Definition of deceptively in English:


Line breaks: de¦cep|tive¦ly


[usually as submodifier]
1In a way or to an extent that gives a misleading impression:
More example sentences
  • Don't be fooled by the slick advertising and deceptively impressive hardware and launch titles.
  • Even more enigmatic is the correspondent who begins, ‘Your reviews are always deceptively written so as to give the impression of content’.
  • From July 1, fines for deceptively labelling the wrong species will increase from $3,000 to a maximum of $275,000.
1.1To a lesser extent than appears the case: the idea was deceptively simple
More example sentences
  • Their idea is deceptively simple: allow people to chat each other up on their mobile phones.
  • It achieved all this with a deceptively simple idea: buy electricity from private power producers and resell it to municipal and state utility companies.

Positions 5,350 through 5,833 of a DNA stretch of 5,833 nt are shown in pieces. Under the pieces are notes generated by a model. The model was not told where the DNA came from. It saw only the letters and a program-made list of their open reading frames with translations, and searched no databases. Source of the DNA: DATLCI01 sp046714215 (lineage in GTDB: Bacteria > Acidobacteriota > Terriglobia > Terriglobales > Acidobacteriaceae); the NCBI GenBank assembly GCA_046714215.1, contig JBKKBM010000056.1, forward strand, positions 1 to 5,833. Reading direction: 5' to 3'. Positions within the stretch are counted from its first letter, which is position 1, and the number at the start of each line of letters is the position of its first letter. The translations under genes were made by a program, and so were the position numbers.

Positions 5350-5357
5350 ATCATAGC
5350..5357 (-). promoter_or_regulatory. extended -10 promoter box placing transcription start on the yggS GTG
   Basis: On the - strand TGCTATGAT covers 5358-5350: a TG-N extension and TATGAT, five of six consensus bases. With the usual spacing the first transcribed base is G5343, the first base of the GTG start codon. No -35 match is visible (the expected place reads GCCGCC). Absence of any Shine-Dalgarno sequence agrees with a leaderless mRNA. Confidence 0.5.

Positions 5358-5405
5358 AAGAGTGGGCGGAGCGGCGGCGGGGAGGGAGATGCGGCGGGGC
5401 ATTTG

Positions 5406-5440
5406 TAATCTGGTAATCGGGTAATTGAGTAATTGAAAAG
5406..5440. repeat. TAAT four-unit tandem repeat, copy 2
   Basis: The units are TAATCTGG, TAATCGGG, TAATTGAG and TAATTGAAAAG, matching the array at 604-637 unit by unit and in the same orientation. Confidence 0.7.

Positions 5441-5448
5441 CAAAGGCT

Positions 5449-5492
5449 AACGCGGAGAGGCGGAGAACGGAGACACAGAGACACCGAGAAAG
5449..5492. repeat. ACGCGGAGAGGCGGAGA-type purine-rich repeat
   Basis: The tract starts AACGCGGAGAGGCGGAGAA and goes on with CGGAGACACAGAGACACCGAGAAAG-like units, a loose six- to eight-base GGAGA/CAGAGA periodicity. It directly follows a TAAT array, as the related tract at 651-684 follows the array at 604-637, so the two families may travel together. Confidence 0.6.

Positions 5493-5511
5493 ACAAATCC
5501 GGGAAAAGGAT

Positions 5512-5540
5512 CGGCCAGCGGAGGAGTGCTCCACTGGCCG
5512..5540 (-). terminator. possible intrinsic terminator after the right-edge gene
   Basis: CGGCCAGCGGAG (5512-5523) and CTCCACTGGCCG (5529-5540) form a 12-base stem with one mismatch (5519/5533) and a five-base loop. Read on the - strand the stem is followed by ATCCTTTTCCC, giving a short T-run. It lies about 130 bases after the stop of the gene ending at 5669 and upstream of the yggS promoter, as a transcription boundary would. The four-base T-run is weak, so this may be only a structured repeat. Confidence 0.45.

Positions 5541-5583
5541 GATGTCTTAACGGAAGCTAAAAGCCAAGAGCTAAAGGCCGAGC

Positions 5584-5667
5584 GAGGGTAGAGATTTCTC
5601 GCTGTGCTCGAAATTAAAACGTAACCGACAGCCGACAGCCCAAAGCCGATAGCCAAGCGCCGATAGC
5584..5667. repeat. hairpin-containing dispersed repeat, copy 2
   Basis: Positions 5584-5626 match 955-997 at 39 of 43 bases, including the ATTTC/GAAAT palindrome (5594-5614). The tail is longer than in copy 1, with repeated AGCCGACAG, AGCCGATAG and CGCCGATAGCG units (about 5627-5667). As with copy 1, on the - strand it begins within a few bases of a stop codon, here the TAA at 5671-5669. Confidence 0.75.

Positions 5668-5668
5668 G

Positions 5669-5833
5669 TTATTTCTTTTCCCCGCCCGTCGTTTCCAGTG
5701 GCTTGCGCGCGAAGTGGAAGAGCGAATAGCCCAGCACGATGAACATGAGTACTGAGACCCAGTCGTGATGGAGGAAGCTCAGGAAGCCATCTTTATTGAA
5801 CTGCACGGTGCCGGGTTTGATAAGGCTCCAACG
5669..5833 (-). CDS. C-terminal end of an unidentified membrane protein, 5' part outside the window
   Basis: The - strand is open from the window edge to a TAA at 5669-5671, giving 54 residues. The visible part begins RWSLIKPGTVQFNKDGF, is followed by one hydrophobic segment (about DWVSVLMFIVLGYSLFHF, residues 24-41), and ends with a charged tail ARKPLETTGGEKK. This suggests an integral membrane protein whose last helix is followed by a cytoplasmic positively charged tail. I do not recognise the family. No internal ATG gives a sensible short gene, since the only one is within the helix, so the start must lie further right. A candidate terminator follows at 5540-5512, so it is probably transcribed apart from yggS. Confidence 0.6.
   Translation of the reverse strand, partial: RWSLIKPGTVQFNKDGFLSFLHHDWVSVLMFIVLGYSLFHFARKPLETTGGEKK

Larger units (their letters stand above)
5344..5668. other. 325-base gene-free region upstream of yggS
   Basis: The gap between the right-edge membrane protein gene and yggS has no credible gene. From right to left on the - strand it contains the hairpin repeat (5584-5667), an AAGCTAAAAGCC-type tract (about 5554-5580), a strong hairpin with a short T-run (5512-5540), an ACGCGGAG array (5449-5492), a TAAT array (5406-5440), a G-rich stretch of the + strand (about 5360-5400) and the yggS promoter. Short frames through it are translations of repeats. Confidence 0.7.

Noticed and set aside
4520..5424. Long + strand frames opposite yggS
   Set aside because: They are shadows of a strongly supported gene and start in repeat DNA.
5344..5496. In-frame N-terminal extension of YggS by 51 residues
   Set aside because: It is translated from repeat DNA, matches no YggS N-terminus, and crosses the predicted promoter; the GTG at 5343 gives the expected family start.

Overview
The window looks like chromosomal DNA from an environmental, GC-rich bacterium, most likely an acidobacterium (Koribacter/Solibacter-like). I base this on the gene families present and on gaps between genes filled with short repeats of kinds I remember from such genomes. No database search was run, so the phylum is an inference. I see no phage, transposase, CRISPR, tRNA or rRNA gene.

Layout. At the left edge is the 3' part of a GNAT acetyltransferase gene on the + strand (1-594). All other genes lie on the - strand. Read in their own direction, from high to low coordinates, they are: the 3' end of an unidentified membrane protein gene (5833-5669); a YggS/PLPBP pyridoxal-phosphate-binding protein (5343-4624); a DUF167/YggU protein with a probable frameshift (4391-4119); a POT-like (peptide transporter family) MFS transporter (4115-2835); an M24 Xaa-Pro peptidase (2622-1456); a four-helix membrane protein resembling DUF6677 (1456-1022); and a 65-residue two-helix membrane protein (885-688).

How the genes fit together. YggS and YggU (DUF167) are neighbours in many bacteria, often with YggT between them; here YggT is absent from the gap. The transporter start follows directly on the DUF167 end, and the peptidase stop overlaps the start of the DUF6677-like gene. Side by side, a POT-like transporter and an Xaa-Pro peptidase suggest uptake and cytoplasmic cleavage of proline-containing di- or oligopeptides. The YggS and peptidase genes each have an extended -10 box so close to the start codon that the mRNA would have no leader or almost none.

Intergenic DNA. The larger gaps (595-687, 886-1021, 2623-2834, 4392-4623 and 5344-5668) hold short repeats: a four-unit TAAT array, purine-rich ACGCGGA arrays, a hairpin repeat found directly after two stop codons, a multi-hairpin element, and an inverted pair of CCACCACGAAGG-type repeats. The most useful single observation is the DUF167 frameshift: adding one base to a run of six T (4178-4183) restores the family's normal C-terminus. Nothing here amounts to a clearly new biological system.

• No matter who her intended audience - readers of a scholarly journal or a museum catalog - she speaks in the same clear and deceptively simple conversational voice.
1.2To a greater extent than appears the case: the airy and deceptively spacious lounge
More example sentences
  • The former Hellas Verona player is also deceptively quick considering his size, and rumours have it that Laursen is the fastest player on the Danish national team in a 100 metre dash.
  • This is a deceptively spacious property with a ground floor WC, an L-shaped lounge/dining room, a modern fitted kitchen, three bedrooms, two of which are doubles, and a bathroom.
  • Let's start with 13 Sherwood Grove, a deceptively spacious semi in a quiet cul-de-sac location which is on the market for £110,000.


Deceptively belongs to a very small set of words whose meaning is genuinely ambiguous. It can be used in similar contexts to mean both one thing and also its complete opposite. A deceptively smooth surface is one which appears smooth but in fact is not smooth at all, while a deceptively spacious room is one that does not look spacious but is in fact more spacious than it appears. But what is a deceptively steep gradient? Or a person who is described as deceptively strong? To avoid confusion, it is probably best to reword and not to use deceptively in such contexts at all.

Definition of deceptively in: